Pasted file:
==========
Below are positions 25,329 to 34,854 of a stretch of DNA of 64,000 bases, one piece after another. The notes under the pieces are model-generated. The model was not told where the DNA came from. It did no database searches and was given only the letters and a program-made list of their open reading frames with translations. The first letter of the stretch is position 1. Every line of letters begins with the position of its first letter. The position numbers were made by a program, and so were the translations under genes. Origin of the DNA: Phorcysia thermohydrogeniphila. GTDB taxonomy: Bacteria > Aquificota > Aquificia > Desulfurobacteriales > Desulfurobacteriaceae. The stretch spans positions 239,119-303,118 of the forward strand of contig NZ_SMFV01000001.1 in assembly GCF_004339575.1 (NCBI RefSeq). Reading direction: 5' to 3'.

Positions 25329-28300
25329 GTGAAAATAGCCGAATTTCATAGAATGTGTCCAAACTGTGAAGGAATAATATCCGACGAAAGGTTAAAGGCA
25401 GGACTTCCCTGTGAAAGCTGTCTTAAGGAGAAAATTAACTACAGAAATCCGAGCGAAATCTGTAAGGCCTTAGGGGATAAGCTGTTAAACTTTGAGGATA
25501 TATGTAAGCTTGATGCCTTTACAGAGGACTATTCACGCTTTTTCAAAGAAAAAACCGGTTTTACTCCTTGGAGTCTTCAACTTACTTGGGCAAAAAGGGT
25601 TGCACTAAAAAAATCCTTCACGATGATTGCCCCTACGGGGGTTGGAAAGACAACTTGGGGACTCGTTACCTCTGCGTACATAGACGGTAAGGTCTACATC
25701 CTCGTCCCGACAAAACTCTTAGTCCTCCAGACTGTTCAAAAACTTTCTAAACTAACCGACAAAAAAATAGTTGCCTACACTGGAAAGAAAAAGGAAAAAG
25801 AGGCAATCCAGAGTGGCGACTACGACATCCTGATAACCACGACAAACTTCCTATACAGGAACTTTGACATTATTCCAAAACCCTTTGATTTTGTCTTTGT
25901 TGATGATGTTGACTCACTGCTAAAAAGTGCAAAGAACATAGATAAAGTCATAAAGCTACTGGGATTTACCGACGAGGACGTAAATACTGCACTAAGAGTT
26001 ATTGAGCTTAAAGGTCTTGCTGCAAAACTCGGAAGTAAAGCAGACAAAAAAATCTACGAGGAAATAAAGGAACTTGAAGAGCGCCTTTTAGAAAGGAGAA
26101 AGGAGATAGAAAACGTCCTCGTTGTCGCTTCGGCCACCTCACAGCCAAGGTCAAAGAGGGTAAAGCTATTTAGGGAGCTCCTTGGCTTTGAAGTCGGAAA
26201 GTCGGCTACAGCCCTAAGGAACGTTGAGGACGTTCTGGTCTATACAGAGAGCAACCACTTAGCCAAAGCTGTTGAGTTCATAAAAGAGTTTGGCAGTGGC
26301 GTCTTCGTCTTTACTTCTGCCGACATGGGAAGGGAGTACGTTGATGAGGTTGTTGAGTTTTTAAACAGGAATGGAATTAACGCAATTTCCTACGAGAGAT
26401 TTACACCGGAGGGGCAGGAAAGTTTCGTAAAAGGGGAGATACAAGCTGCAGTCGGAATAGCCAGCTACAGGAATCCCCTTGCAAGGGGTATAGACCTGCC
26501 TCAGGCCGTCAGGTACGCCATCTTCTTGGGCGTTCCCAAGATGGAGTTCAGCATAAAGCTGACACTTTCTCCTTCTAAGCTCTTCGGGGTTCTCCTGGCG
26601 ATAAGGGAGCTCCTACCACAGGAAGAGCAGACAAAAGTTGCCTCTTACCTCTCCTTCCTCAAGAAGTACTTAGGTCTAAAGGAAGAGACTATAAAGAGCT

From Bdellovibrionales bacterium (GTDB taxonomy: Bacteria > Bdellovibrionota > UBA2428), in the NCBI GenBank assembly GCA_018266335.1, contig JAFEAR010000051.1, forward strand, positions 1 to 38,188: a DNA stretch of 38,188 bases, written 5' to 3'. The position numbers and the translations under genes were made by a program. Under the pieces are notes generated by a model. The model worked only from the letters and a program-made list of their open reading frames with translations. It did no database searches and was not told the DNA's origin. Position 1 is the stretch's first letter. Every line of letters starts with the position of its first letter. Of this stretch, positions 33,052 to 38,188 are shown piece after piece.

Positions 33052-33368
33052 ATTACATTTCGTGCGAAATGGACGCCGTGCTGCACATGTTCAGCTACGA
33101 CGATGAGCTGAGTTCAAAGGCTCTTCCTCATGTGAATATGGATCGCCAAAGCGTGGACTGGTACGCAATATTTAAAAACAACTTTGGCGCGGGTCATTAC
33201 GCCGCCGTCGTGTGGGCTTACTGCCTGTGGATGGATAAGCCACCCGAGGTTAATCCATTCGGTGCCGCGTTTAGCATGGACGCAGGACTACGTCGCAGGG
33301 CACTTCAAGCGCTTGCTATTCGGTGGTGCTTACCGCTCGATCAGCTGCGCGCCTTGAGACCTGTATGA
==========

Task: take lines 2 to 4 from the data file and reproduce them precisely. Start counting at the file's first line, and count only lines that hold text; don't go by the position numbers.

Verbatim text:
Positions 25329-28300
25329 GTGAAAATAGCCGAATTTCATAGAATGTGTCCAAACTGTGAAGGAATAATATCCGACGAAAGGTTAAAGGCA
25401 GGACTTCCCTGTGAAAGCTGTCTTAAGGAGAAAATTAACTACAGAAATCCGAGCGAAATCTGTAAGGCCTTAGGGGATAAGCTGTTAAACTTTGAGGATA